The 2007 Christmas shopping season is here. HD Ready flat TVs are destined to be big sellers yet again, but what about the high-def kit to go with them?
Once more the next-generation disc formats are fighting for supremacy, much to the relative indifference of consumers.
The electronics and film industries got it right 10 years ago when DVD was created. It was a single, unified format that was a notable step-up from VHS. It was also smaller and cheaper than the little-used LaserDisc.
AdvertisementBack then, you had to change format to get clear benefits from new technology. Nowadays, digital upscaling is able to pull quite a decent performance from otherwise ageing media - it has inadvertently turned out to be a thorn in the side of HD discs.
Some analysts believe that people will come around to the new HD disc formats, probably due to the 'Trojan Horse' tactics employed by the likes of Sony.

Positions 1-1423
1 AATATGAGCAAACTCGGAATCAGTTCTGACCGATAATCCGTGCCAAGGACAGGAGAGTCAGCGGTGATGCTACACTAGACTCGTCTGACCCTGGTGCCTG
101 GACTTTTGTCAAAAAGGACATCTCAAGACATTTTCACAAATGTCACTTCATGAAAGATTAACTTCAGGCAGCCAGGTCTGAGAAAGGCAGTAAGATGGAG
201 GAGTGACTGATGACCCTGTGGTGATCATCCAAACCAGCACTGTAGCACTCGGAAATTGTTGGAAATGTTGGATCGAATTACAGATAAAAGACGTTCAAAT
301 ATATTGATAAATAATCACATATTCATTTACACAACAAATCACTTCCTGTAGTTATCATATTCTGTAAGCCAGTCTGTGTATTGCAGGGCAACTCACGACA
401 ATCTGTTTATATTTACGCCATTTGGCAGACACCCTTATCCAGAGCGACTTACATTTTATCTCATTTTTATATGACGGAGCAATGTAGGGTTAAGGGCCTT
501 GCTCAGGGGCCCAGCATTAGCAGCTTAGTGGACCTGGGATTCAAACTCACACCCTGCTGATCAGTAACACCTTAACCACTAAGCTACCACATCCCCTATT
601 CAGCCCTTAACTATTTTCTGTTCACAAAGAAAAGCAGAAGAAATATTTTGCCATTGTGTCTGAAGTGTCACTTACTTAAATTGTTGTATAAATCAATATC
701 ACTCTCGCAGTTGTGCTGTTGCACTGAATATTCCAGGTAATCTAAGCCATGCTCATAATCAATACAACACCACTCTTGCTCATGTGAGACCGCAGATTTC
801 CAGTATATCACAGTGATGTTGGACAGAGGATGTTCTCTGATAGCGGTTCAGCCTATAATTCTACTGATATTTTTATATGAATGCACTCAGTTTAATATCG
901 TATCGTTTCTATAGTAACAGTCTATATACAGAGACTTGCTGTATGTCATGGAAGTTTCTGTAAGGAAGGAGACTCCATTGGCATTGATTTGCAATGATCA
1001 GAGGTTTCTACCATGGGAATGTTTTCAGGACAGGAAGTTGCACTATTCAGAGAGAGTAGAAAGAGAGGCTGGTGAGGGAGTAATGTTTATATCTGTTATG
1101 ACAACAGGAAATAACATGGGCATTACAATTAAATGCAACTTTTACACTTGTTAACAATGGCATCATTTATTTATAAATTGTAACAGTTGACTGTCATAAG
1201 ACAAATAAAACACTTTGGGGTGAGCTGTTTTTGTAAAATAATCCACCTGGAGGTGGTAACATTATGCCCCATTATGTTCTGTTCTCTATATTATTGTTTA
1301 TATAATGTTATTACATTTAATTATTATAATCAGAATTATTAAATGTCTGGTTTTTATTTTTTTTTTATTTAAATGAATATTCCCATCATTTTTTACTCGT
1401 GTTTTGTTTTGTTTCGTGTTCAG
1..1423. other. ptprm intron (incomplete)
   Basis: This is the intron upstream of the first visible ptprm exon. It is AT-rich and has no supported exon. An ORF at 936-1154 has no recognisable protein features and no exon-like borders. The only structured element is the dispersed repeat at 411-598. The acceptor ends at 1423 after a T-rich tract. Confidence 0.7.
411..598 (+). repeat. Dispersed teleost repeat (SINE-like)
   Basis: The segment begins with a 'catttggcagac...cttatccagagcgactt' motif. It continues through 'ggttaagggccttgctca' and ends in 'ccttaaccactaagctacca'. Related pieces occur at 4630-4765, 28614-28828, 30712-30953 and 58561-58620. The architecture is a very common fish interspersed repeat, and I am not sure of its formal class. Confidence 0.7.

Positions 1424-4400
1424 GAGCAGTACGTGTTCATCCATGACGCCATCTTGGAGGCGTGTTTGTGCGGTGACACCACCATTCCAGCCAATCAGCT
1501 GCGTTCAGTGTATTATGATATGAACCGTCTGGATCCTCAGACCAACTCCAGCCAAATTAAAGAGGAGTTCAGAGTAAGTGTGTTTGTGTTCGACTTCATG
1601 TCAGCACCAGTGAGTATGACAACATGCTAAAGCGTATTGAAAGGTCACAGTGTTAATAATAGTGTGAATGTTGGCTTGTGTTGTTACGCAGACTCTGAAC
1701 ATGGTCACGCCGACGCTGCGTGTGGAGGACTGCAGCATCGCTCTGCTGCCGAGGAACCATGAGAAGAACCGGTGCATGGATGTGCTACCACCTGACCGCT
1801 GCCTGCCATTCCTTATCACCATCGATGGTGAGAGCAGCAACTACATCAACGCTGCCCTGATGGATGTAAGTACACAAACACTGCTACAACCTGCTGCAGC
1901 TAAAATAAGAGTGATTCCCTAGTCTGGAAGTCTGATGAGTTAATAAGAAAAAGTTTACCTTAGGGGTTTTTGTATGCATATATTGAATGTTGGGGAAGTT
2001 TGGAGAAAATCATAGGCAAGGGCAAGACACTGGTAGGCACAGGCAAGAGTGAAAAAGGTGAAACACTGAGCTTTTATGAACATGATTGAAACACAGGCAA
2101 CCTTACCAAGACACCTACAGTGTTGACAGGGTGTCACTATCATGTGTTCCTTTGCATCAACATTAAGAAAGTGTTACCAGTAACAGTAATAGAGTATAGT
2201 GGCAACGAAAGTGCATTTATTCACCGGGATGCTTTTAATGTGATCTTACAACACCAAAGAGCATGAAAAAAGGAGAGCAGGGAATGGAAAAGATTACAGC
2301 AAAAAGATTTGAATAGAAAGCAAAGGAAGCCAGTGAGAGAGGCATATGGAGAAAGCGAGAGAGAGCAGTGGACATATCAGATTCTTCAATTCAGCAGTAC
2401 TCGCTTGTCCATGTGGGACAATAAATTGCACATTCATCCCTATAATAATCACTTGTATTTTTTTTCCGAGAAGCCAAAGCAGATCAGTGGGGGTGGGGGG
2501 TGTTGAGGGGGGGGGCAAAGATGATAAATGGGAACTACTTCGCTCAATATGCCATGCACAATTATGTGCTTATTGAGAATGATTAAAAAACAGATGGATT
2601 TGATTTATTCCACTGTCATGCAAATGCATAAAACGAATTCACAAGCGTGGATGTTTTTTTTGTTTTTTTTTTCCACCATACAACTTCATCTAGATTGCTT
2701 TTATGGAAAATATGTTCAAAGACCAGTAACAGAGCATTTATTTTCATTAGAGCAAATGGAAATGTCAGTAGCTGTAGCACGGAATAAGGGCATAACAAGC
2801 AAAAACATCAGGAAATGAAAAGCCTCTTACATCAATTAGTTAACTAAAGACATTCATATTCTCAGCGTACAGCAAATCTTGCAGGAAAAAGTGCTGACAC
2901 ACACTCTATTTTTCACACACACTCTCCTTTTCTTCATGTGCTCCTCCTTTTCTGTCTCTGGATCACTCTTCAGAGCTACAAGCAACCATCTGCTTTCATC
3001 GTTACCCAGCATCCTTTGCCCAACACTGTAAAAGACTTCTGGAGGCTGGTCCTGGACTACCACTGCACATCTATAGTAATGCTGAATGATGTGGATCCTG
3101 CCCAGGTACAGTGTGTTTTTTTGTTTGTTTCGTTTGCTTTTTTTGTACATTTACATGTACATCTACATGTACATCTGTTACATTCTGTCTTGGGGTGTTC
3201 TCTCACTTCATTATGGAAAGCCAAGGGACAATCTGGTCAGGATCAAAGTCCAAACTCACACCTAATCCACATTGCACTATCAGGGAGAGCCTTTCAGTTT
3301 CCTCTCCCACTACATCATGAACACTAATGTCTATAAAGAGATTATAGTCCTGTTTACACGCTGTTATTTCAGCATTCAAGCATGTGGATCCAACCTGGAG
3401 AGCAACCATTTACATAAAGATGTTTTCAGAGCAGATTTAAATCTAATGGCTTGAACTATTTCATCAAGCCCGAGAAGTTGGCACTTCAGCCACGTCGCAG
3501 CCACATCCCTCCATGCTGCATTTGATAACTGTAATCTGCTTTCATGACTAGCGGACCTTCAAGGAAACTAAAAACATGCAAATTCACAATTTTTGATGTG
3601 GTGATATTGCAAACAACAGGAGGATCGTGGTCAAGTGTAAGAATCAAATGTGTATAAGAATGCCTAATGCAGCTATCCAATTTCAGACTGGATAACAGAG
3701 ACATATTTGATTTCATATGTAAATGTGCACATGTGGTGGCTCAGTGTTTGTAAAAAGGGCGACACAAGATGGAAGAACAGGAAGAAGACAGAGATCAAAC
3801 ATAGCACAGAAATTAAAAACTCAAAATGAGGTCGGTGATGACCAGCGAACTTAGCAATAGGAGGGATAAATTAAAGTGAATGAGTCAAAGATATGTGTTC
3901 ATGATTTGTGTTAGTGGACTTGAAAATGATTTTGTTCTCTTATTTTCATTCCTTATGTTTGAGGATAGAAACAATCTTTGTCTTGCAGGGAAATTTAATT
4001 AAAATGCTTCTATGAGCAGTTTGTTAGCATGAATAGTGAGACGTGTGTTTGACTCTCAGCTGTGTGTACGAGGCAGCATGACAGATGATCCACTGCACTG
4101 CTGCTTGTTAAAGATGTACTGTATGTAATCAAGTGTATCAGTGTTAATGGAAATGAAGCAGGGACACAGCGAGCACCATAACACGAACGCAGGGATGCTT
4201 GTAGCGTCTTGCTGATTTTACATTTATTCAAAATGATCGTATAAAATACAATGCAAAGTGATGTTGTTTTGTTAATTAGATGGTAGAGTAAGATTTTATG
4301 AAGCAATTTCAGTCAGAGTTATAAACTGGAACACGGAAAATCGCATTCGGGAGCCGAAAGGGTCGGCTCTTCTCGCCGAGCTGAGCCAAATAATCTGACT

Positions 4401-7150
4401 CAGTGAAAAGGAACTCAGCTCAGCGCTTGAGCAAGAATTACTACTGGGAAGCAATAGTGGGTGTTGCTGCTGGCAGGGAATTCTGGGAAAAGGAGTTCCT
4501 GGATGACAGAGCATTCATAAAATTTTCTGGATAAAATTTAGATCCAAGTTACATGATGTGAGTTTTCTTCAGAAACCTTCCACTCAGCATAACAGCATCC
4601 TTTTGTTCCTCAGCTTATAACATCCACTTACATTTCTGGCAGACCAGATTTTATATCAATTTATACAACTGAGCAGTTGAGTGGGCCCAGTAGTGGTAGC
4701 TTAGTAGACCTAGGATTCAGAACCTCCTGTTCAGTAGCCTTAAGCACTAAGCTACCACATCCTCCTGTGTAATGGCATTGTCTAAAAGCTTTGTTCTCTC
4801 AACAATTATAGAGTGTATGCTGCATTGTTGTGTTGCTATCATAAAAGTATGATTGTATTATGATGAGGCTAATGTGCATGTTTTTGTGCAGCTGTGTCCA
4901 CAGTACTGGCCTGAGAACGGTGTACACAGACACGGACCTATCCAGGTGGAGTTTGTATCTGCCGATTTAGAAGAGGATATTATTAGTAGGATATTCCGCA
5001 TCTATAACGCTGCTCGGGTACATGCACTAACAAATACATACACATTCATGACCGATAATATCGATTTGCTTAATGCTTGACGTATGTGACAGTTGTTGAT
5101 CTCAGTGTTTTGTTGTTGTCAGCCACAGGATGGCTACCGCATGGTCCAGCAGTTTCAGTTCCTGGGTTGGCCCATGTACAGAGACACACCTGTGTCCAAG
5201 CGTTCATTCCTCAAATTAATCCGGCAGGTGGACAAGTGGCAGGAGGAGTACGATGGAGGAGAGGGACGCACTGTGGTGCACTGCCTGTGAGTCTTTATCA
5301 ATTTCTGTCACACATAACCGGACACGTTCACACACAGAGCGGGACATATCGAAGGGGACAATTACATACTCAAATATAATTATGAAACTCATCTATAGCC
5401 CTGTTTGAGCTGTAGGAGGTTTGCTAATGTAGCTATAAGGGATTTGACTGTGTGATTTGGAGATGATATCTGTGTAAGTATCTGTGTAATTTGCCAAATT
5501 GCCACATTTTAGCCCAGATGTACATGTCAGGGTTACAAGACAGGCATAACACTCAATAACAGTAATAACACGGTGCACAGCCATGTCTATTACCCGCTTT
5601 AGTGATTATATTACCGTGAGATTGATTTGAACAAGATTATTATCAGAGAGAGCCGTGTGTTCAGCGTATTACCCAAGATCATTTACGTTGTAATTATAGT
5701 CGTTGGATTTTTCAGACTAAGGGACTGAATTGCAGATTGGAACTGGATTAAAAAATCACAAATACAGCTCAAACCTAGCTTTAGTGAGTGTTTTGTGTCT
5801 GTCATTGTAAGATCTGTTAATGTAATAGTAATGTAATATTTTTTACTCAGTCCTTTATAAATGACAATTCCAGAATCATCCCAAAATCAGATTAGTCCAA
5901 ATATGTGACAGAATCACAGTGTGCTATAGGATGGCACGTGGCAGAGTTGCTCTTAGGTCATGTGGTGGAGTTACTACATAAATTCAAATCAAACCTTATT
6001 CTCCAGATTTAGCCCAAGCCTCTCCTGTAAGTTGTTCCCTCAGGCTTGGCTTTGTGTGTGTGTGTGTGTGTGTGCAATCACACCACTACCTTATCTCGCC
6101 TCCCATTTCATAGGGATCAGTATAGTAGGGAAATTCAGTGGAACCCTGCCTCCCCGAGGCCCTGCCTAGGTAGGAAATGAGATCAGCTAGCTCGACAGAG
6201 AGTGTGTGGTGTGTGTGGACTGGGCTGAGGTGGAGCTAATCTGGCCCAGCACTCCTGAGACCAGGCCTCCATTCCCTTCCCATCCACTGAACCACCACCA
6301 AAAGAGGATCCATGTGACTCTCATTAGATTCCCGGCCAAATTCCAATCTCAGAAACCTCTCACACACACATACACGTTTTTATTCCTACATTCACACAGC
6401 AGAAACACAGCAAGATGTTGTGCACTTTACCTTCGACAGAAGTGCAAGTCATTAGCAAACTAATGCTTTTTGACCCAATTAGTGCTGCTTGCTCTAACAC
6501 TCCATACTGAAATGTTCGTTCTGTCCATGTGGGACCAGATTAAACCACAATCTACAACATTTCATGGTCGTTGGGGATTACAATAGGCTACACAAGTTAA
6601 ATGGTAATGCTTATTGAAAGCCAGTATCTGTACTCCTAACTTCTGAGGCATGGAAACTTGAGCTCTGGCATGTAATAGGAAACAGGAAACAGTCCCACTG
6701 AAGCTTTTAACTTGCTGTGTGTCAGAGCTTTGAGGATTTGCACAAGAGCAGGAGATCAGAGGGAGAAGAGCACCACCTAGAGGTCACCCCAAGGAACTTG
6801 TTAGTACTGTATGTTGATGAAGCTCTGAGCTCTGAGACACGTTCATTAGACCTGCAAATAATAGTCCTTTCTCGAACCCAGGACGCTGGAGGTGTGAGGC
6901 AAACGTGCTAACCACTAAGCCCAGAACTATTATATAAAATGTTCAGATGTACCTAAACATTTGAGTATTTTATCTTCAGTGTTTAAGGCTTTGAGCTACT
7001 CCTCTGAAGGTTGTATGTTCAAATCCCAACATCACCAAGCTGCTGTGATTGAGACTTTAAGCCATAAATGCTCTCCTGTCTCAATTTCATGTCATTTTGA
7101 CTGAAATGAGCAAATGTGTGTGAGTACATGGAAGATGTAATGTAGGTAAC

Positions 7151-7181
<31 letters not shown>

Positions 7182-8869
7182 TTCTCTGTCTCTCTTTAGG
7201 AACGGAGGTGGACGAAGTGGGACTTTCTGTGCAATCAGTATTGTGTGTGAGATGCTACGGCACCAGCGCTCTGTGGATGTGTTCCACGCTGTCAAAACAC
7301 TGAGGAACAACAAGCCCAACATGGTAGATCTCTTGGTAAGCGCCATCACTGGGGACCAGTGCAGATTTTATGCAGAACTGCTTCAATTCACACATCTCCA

Sony has based its PlayStation 3 games console around a Blu-ray disc drive, despite that device trailing its rivals from Microsoft and Nintendo. However, any successes now may be short-lived.
Scroll forward 10 years or so and people will probably find bootleg HD DVD sellers stalking their local supermarket car park, while genuine HD discs are in the bargain bins in garage shops, and the current high street music and video retail or rental stores have vanished like their predecessors MVC, Our Price and Fopp.
The mass market is likely to be an ultra-high-speed broadband service supplying a wide range of hi-def content on demand - some free to watch, some pay per view, others tied into subscription bundles.
Unlike the current situation where numerous rival online services each offer a relatively limited selection it's conceivable that people will see something more like today's digital TV line-up, with a manageable number of major providers and some overlap between all of them.